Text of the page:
The Kitchen review – high-energy drama of near-future rundown housing estate

The Kitchen review – high-energy drama of near-future rundown housing estate


This heartfelt film, co-directed by Kibwe Tavares and Daniel Kaluuya, features an interesting mix of ingredients. It is set in a chaotic housing estate in a near-future London, known as “the Kitchen.” The movie draws inspiration from French banlieue films by directors Mathieu Kassovitz and Ladj Ly, while also incorporating elements of postmodern alienation seen in Total Recall and Blade Runner. However, it also has a touch of sentimental realism in its portrayal of a family drama. Despite its impressive action sequences, the film’s finale felt somewhat constrained and predictable.

The Kitchen setting itself is tremendously fabricated on screen, with top-notch special effects work; it is a spectacularly rundown housing block surrounded on all sides by glitzy new apartment buildings for the heartless better off. The city authorities have in fact decided on the Kitchen’s demolition and high-handedly ordered residents to leave, but the people are refusing on the grounds that this is where they have built their community and homes – for all its poverty, there is a bustling, vivid atmosphere.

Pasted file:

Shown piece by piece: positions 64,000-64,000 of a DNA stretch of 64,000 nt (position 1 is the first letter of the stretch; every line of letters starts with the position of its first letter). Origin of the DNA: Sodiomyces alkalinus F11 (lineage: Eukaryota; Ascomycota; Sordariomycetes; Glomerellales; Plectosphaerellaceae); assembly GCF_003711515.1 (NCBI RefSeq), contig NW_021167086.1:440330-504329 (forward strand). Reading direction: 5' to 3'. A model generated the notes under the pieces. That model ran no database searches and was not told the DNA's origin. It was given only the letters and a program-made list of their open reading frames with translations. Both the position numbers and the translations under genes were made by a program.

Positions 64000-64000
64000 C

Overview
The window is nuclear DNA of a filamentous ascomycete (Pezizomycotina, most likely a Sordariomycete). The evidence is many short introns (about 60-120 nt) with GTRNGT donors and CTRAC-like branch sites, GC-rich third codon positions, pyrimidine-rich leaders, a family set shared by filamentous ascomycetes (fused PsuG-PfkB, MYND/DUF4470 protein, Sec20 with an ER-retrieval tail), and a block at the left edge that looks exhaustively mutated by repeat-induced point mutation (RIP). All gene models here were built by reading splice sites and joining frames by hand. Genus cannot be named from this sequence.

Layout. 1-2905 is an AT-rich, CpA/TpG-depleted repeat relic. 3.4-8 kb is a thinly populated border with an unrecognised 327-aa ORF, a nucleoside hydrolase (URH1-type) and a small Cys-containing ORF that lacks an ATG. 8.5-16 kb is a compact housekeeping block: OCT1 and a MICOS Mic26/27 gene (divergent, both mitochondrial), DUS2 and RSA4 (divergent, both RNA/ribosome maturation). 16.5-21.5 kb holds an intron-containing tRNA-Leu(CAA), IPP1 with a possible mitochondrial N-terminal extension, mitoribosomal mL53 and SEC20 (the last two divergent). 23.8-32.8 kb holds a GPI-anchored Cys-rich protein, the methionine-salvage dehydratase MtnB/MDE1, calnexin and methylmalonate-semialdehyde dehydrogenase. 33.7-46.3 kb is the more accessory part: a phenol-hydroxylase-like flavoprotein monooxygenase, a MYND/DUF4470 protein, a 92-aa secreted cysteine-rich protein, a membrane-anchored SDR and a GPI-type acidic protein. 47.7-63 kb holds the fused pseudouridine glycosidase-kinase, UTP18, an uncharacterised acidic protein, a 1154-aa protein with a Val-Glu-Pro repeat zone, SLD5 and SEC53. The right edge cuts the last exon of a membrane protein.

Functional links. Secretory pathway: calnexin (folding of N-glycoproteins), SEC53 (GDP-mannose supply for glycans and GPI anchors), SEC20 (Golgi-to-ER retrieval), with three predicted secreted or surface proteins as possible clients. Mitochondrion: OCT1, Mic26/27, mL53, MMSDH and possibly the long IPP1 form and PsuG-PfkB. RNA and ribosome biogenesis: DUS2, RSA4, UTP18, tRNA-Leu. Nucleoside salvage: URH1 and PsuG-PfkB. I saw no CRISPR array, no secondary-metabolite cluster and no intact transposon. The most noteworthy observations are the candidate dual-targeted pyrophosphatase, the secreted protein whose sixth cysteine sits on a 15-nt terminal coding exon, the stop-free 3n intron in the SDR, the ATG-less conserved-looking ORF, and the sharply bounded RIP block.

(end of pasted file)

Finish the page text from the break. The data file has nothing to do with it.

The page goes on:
Izi, portrayed by actor and musician Kane Robinson, is a diligent individual who works for a rather unsettling eco-funeral company called Life After Life. The company offers to combine ashes with seedlings to create a commemorative plant. Despite being aware of the harsh living conditions in the Kitchen, Izi is striving to save up for a contemporary apartment in the extensive property development that is contributing to the Kitchen’s challenges. The film cleverly highlights the eerie atmosphere present in both the apartments and the funeral plant gardens.

While working, Izi observes a routine service being held in the sterile chapel-like memorial areas of the facility for a woman he used to date. The woman’s troubled teenage son, Benji (also known as Jedaiah Bannerman), is the sole mourner and a fellow resident of the Kitchen. Izi and Benji form an uneasy friendship across generational lines, both aware of unspoken possibilities. As tensions rise in the Kitchen and armed authorities prepare to take control, Benji must choose between aligning with radical troublemakers or staying with compassionate but flawed Izi. Meanwhile, Izi must also make a decision about his potential future with Benji.

The movie features some high-budget action scenes, including the theft of a food delivery van and a robbery at a luxurious jewelry store. These scenes are visually impressive and highlight the issue of inequality. The dynamic between Izi and Benji is portrayed with a more serious tone, although there are some moments of comedy, such as when Izi has to navigate through automated phone prompts while trying to pay his deposit for an apartment. Overall, this film is thought-provoking and engaging.

Bypass the advertisement for the newsletter.